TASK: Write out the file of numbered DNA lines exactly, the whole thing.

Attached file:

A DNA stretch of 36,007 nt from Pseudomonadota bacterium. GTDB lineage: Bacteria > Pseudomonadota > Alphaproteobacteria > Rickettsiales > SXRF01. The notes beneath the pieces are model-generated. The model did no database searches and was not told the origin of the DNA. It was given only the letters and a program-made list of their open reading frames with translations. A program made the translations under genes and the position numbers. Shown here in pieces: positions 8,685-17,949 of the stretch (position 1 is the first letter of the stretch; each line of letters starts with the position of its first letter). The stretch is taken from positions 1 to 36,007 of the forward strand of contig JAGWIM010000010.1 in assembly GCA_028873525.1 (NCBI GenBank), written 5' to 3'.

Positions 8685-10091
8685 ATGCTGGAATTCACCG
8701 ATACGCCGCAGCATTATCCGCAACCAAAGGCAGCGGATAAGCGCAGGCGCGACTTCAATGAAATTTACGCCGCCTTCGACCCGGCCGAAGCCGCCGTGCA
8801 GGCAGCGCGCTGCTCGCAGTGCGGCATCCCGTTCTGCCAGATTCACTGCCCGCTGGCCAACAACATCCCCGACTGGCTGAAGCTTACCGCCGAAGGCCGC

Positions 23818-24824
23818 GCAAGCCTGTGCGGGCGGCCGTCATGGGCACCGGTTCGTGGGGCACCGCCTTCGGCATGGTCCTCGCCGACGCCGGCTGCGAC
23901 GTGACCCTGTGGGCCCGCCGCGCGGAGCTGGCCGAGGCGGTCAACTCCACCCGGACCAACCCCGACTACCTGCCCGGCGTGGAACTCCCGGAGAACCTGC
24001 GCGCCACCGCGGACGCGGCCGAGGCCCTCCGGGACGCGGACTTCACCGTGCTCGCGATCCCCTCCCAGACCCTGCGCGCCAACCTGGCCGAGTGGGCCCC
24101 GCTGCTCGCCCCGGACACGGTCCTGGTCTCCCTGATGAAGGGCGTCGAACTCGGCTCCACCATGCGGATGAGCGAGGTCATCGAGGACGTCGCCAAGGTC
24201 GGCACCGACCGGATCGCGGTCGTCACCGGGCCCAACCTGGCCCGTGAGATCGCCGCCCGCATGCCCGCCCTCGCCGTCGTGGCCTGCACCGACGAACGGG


A DNA stretch of 36,007 nt from Pseudomonadota bacterium. GTDB lineage: Bacteria > Pseudomonadota > Alphaproteobacteria > Rickettsiales > SXRF01. The notes beneath the pieces are model-generated. The model did no database searches and was not told the origin of the DNA. It was given only the letters and a program-made list of their open reading frames with translations. A program made the translations under genes and the position numbers. Shown here in pieces: positions 8,685-17,949 of the stretch (position 1 is the first letter of the stretch; each line of letters starts with the position of its first letter). The stretch is taken from positions 1 to 36,007 of the forward strand of contig JAGWIM010000010.1 in assembly GCA_028873525.1 (NCBI GenBank), written 5' to 3'.

Positions 8685-10091
8685 ATGCTGGAATTCACCG
8701 ATACGCCGCAGCATTATCCGCAACCAAAGGCAGCGGATAAGCGCAGGCGCGACTTCAATGAAATTTACGCCGCCTTCGACCCGGCCGAAGCCGCCGTGCA
8801 GGCAGCGCGCTGCTCGCAGTGCGGCATCCCGTTCTGCCAGATTCACTGCCCGCTGGCCAACAACATCCCCGACTGGCTGAAGCTTACCGCCGAAGGCCGC

Positions 23818-24824
23818 GCAAGCCTGTGCGGGCGGCCGTCATGGGCACCGGTTCGTGGGGCACCGCCTTCGGCATGGTCCTCGCCGACGCCGGCTGCGAC
23901 GTGACCCTGTGGGCCCGCCGCGCGGAGCTGGCCGAGGCGGTCAACTCCACCCGGACCAACCCCGACTACCTGCCCGGCGTGGAACTCCCGGAGAACCTGC
24001 GCGCCACCGCGGACGCGGCCGAGGCCCTCCGGGACGCGGACTTCACCGTGCTCGCGATCCCCTCCCAGACCCTGCGCGCCAACCTGGCCGAGTGGGCCCC
24101 GCTGCTCGCCCCGGACACGGTCCTGGTCTCCCTGATGAAGGGCGTCGAACTCGGCTCCACCATGCGGATGAGCGAGGTCATCGAGGACGTCGCCAAGGTC
24201 GGCACCGACCGGATCGCGGTCGTCACCGGGCCCAACCTGGCCCGTGAGATCGCCGCCCGCATGCCCGCCCTCGCCGTCGTGGCCTGCACCGACGAACGGG